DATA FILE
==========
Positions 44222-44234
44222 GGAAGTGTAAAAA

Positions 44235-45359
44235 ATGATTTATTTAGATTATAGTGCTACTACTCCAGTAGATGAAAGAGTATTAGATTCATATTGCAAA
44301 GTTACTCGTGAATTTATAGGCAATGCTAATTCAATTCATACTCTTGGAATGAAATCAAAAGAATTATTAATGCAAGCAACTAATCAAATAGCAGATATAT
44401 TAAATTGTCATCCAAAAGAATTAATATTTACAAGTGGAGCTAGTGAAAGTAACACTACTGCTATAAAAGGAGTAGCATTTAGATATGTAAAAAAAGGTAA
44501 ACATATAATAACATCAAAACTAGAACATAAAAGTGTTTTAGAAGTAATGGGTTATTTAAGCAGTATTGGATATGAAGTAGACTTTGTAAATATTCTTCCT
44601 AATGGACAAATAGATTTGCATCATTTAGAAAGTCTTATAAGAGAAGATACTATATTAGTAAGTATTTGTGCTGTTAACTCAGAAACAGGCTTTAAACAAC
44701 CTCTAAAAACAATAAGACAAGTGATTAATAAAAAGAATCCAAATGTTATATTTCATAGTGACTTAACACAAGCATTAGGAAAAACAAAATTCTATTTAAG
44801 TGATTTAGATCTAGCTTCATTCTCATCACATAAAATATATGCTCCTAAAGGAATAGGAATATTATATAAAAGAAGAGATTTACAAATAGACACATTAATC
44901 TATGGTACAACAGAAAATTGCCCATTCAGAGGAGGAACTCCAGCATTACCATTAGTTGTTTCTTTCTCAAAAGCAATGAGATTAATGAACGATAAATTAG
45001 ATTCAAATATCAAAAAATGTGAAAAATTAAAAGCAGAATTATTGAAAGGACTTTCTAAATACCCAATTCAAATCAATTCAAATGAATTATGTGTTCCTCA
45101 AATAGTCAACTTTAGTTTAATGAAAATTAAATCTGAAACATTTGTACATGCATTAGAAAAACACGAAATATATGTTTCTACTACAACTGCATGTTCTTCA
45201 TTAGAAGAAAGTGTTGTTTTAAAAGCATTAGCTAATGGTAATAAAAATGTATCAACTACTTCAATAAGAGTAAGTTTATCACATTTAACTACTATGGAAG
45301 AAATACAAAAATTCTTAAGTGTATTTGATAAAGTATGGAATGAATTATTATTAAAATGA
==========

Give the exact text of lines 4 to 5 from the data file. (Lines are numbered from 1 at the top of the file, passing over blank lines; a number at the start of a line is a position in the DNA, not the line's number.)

44235 ATGATTTATTTAGATTATAGTGCTACTACTCCAGTAGATGAAAGAGTATTAGATTCATATTGCAAA
44301 GTTACTCGTGAATTTATAGGCAATGCTAATTCAATTCATACTCTTGGAATGAAATCAAAAGAATTATTAATGCAAGCAACTAATCAAATAGCAGATATAT